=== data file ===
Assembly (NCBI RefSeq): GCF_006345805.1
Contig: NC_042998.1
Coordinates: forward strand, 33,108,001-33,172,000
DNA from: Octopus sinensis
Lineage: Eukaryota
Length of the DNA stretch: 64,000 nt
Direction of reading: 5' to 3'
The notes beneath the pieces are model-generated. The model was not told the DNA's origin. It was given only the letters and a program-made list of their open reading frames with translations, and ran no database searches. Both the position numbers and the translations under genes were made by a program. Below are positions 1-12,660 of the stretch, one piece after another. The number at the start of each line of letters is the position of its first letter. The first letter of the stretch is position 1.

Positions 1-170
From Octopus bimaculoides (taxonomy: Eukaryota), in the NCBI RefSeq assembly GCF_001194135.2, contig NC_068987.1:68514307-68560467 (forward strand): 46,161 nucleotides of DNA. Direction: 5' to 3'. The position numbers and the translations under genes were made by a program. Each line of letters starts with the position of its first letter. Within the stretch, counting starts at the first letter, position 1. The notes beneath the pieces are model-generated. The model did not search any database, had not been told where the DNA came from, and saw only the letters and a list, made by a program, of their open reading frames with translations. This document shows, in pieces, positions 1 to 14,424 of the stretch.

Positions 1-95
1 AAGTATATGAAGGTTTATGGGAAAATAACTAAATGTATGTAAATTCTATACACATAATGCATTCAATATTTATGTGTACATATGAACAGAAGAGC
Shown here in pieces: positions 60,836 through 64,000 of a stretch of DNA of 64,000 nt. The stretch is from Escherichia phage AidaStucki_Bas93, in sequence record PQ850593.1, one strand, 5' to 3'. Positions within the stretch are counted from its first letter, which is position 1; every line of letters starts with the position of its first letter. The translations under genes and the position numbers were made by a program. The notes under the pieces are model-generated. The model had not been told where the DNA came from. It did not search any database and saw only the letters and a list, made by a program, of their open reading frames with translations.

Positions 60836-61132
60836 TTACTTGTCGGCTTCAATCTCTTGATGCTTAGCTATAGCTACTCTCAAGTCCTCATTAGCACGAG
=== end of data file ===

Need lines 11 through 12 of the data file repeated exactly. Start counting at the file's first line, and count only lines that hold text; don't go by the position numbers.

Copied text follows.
Positions 1-95
1 AAGTATATGAAGGTTTATGGGAAAATAACTAAATGTATGTAAATTCTATACACATAATGCATTCAATATTTATGTGTACATATGAACAGAAGAGC